"Have you felt so proud to get at the meaning of poems?"
-Walt Whitman

You may also want to look at the amusing computer haikus for a calmer day.

  What's the taste?

Not everyone can share the same taste. Isn't that the truth? So it is impossible to find a poem everybody would like?

The poet's challenge, is to express something we have in common, something that can touch everybody, in a form which suits his subject and reaches the reader...

I believe that if the reader dislikes a poem, it might not be the poem to blame. Maybe has the reader not given the poem enough time... Maybe has s/he not tried to interpret an unfamiliar form, perhaps not wanted to understand the contents or subject.

I strongly believe that everybody can find a poem to love - not necessarily on these pages, but somewhere...

  The selection

There are so many poems I'd like to put here. For various reasons, I cant publish them all on the net. Some are under copyright regulations, and I try not to put out to many of them, for after all, selling them is what the poet or the relatives are supposed to make a living of... Quite a few of the poems are, sadly, in Norwegian :-( (since you are not reading the Norwegian version of this page, I take it for granted you do not read my mother's tongue.) And, then, of course: I do not have time to type everything. (After all, I'm busy becoming a dancer!)

I'm really sorry for all the beautiful poems you miss because they are in Norwegian, but I'm far too bad in English to do translations!

I will however include some English poems here. But which ones? In the Norwegian section, the selection somehow felt obvious. I started writing the first poems I learned by hearth. I am "brought up on poems". The philosophy behind this upbringing is partially described in the page about the "Suttung" movement.

The choice is of course more difficult when it comes to English poems. I don't know any of them by heart, so my first thought was to turn to the greatest of English Poets - Shakespeare. On second thought, however, the Web is probably already filled with digitalized Shakespeare.. I want to include one of his sonnets, though:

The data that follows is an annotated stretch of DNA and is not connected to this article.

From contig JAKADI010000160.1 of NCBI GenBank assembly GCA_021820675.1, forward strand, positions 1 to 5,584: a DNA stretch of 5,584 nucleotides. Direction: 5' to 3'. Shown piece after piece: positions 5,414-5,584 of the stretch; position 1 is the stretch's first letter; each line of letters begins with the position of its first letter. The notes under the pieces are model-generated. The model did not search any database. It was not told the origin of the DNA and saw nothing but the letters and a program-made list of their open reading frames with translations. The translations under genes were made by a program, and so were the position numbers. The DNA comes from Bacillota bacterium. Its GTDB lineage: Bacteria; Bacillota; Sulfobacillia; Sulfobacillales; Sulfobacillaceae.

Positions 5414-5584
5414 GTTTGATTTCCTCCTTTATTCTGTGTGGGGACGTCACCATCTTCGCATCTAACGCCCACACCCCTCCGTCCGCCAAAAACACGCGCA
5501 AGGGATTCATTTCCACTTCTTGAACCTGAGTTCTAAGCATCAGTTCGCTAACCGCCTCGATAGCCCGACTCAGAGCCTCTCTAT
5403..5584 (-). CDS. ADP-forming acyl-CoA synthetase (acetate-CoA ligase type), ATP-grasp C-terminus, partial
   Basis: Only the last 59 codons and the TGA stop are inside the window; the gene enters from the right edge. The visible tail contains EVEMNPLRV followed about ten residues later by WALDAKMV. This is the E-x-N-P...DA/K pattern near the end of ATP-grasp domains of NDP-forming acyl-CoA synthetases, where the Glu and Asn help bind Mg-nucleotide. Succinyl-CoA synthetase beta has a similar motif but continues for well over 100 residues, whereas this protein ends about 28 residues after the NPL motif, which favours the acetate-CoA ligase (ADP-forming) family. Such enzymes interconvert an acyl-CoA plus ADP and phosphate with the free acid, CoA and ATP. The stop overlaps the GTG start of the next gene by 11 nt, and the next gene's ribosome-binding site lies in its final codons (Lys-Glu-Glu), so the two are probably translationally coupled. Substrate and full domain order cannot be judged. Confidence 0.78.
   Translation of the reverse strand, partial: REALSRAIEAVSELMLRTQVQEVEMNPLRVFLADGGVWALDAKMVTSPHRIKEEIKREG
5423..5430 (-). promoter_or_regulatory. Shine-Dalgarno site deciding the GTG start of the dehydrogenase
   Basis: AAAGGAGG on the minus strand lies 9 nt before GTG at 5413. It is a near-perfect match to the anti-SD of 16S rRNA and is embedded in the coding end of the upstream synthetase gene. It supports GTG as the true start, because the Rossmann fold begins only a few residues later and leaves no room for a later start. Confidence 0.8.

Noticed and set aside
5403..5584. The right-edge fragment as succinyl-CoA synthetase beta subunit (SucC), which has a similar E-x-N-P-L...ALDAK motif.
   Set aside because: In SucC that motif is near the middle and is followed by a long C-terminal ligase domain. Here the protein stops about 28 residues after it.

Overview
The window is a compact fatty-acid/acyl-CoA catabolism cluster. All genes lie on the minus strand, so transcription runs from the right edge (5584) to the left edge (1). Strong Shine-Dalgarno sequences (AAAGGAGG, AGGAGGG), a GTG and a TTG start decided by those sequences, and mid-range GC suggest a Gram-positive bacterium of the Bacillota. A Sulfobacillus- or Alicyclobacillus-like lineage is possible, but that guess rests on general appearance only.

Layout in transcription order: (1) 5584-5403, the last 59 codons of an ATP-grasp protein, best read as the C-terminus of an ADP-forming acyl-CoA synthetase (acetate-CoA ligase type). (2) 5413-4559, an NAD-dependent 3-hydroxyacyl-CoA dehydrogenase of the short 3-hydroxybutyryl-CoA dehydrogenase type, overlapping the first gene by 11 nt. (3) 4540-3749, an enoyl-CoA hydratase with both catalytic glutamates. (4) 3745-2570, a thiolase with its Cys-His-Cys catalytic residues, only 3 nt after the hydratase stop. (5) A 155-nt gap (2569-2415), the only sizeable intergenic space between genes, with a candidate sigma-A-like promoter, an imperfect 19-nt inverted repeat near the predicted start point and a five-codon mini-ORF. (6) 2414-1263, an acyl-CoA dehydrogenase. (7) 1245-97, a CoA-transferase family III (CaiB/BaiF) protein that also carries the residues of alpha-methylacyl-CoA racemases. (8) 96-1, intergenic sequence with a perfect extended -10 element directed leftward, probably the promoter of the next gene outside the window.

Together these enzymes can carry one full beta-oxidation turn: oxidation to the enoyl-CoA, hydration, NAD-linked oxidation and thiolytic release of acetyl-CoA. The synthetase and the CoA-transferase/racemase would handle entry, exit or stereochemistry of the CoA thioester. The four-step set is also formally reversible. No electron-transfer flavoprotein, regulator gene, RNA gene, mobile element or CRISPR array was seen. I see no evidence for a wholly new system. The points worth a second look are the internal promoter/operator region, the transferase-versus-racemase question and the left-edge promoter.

O never say that I was false of heart,
Though absence seem'd my flame to qualify;
As easy might I from myself depart,
As from my soul, which in thy breast doth lie.
That is my home of love; if I have rang'd,
Like him that travels I return again,
Just to the time, not with the time exchang'd
So that myself bring water for my stain.
Never beliee, though in my nature reign'd
All frailties that besiege all kinds of blood,
That it could so preposterously be stain'd,
To leave for nothing all thy sum of good;
For nothing this wide universe I call,
Save thou, my rose, in it thou art my all.

(This was sonnet CIX)

If you should by chance understand Norwegian, some of Henrik Wergeland's poetry for children is here. I've also uploaded a large poem about tolerance, called "De Tre".

At London Contemporary Dance School, we once had a project using poems by the poet Simon Parsons. I had never heard of him, but I liked this poem very much:

"These words you are

reading now have already become nerve
signals tracing fixed and common pathways
in your brain, which if damaged, could render
even the best prose meaningless. And yet
they are also tracing other pathways,
calling up other associations,
special to you, your world, your memories,
affections and desires. And therefore each
individual's interpretation
of language is unique and personal";
singular et ipso facto perfect.
So there! touché! In other words - "Gotcha!"

I read the surprising ending as the poet yelling out his triumph in actually capturing us, touching these pathways in our brains...

The following poem was posted on the Campfire mailing list, by Richard Phillips, at a moment I felt particularly wordless because a friend of a listmember was dead, and I wanted to post a comforting poem, but knew no English ones. Thank you, Richard!!!

Farewell by Anne Brontë

Farewell to Thee! But not farewell
To all my fondest thoughts of Thee;
Within my heart they still shall dwell
And they shall cheer and comfort me.

Life seems more sweet that Thou didst live
And men more true that Thou wert one;
Nothing is lost that Thou didst give,
Nothing destroyed that Thou hast done


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